December 28, 2018 / 4:01 PM / a month ago

Italy's Carige still looking for solution after inconclusive meetings-sources

MILAN, Dec 28 (Reuters) - Troubled Italian lender Carige is still looking for a solution to safeguard its future after inconclusive meetings in Frankfurt on Thursday over a failed cash call approval, two sources familiar with the matter said.

The Genoa-based bank on Saturday failed to win shareholder backing for a 400 million euro ($455 million) share issue that was part of a rescue plan financed by Italian lenders to shield the industry from the risk of another banking collapse.

The European Central Bank, which supervises directly Italy’s 10th largest bank, has told Carige to complete its capital strengthening plan and seek a merger with a stronger partner.

The bank’s top investor is Italy’s Malacalza family which holds 27.6 percent of Carige after investing more than 400 million euros for a stake worth 20 million euros at current market prices.

ECB supervisors on Thursday met with both the Malacalzas and Carige’s chief executive in Frankfurt, one of the sources said, adding talks failed to yield concrete results.

A second source confirmed a solution to the stalemate was yet to emerge.

Carige declined to comment.

But sources have said the bank, which has sold off its best assets in recent years to survive and is heavily exposed to the depressed local economy, attracts little interest from potential suitors.

The Malacalzas on Dec. 22 prevented the cash call from being approved because they first wanted more clarity on the bank’s future business plan and possible merger options as well as any further capital requests from the regulator.

The family of steel billionaires came to Carige’s rescue in 2015, ushering in a period of management instability. They pushed out a third chief executive in September, when Carige appointed former UBS banker Fabio Innocenzi as CEO.

The latest stock offer, the fourth since 2014, was meant to allow Carige to convert into equity a 320 million euro subordinated bond it sold to other Italian lenders last month.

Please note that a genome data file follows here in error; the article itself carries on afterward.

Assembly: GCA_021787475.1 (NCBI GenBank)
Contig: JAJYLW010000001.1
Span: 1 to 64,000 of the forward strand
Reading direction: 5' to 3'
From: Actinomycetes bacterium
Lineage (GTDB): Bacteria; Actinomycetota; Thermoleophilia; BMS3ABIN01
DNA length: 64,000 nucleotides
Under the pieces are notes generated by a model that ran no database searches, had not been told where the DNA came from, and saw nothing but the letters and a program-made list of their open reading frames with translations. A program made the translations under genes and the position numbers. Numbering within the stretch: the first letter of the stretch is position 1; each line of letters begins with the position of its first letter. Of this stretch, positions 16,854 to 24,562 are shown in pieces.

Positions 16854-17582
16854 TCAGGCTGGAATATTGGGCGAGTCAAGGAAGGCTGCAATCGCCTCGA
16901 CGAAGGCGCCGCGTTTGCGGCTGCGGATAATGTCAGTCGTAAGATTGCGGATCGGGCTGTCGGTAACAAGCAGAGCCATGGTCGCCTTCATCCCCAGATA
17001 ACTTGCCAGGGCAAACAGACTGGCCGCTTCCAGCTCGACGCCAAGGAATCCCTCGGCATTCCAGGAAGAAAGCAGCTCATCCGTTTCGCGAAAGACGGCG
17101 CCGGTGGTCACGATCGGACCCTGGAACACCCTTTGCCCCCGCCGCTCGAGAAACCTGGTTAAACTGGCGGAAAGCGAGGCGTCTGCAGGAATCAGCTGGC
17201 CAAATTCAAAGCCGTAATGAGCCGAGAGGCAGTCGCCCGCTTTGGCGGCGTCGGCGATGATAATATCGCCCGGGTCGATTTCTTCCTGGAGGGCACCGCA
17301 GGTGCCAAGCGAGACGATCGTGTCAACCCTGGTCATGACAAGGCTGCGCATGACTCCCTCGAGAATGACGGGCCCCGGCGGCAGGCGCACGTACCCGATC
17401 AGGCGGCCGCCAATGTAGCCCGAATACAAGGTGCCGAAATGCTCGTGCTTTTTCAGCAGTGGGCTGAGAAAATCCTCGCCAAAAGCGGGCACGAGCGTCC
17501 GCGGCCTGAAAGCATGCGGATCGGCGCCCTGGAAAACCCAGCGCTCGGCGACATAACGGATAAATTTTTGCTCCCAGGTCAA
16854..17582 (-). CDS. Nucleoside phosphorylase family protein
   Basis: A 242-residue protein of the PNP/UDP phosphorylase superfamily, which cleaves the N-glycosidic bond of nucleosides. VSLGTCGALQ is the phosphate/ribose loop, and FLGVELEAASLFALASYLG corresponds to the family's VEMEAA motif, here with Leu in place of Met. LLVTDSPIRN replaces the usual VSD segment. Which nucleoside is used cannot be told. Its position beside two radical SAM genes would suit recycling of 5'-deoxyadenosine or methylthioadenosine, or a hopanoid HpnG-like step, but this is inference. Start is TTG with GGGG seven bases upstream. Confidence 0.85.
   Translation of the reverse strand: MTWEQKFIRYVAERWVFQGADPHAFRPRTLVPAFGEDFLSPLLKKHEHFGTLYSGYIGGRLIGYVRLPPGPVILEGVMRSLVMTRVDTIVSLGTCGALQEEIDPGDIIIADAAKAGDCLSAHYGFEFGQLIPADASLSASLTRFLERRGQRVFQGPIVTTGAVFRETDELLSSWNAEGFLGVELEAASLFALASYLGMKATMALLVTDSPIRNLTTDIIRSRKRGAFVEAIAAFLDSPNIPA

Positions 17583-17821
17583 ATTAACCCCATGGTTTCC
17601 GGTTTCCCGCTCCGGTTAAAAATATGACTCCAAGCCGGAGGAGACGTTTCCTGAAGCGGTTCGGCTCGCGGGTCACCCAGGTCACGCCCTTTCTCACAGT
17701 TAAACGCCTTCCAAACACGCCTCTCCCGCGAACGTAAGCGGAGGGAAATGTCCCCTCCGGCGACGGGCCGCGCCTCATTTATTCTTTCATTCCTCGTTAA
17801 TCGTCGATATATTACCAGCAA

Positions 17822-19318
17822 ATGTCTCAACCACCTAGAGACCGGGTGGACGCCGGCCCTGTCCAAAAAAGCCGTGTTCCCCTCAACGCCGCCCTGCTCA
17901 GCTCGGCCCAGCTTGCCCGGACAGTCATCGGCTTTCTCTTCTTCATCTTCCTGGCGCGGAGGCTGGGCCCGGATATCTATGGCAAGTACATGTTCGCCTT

Carige’s future depends partly on customers and investors’ reaction to the latest setback. The bank has faced liquidity crises in the past, lastly a year ago when it almost failed to push through the previous cash call.

The bond conversion would beef up Carige’s core capital ratio, which stood at 10.8 percent at the end of September - above a minimum requirement of 9.63 percent set by the ECB but below the ECB’s suggested level of 11.18 percent.

The ECB sets the minimum core capital level for individual banks each year and Carige’s 2019 threshold is not yet known.

Carige’s troubles stem from decades of mismanagement and excessive influence of local stakeholders and are symptomatic of a widespread malaise among regional Italian banks, which a deep recession has exacerbated.

Carige is Italy’s last remaining large problem bank after Rome bailed out Monte dei Paschi di Siena in 2016 and bankrolled the rescue of two mid-sized lenders based in the Veneto region by Intesa Sanpaolo last year.

Shares in Carige gained 23 percent on Friday to 0.16 euro cents after an 18.75 percent drop on Thursday. (Reporting by Valentina Za; editing by David Evans)

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